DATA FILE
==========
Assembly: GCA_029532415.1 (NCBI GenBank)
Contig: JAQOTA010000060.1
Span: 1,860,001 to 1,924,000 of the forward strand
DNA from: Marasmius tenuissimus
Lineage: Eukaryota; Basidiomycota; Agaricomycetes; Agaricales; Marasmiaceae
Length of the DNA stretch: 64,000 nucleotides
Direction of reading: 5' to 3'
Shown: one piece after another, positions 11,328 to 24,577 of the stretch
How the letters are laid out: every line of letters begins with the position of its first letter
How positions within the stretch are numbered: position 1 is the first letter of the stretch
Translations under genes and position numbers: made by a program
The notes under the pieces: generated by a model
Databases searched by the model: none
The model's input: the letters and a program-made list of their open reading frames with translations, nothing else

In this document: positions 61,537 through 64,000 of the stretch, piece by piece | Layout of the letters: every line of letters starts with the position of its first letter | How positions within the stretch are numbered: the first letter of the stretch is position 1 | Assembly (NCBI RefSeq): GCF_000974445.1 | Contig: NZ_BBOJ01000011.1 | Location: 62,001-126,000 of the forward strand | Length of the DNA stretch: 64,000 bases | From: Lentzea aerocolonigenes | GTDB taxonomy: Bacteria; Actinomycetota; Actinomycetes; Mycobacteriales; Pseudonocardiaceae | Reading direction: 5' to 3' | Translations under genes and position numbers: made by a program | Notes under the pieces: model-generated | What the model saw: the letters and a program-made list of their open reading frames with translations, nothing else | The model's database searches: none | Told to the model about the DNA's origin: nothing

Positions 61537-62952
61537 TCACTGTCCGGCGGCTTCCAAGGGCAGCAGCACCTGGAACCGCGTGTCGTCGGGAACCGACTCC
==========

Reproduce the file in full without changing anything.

Assembly: GCA_029532415.1 (NCBI GenBank)
Contig: JAQOTA010000060.1
Span: 1,860,001 to 1,924,000 of the forward strand
DNA from: Marasmius tenuissimus
Lineage: Eukaryota; Basidiomycota; Agaricomycetes; Agaricales; Marasmiaceae
Length of the DNA stretch: 64,000 nucleotides
Direction of reading: 5' to 3'
Shown: one piece after another, positions 11,328 to 24,577 of the stretch
How the letters are laid out: every line of letters begins with the position of its first letter
How positions within the stretch are numbered: position 1 is the first letter of the stretch
Translations under genes and position numbers: made by a program
The notes under the pieces: generated by a model
Databases searched by the model: none
The model's input: the letters and a program-made list of their open reading frames with translations, nothing else

In this document: positions 61,537 through 64,000 of the stretch, piece by piece | Layout of the letters: every line of letters starts with the position of its first letter | How positions within the stretch are numbered: the first letter of the stretch is position 1 | Assembly (NCBI RefSeq): GCF_000974445.1 | Contig: NZ_BBOJ01000011.1 | Location: 62,001-126,000 of the forward strand | Length of the DNA stretch: 64,000 bases | From: Lentzea aerocolonigenes | GTDB taxonomy: Bacteria; Actinomycetota; Actinomycetes; Mycobacteriales; Pseudonocardiaceae | Reading direction: 5' to 3' | Translations under genes and position numbers: made by a program | Notes under the pieces: model-generated | What the model saw: the letters and a program-made list of their open reading frames with translations, nothing else | The model's database searches: none | Told to the model about the DNA's origin: nothing

Positions 61537-62952
61537 TCACTGTCCGGCGGCTTCCAAGGGCAGCAGCACCTGGAACCGCGTGTCGTCGGGAACCGACTCC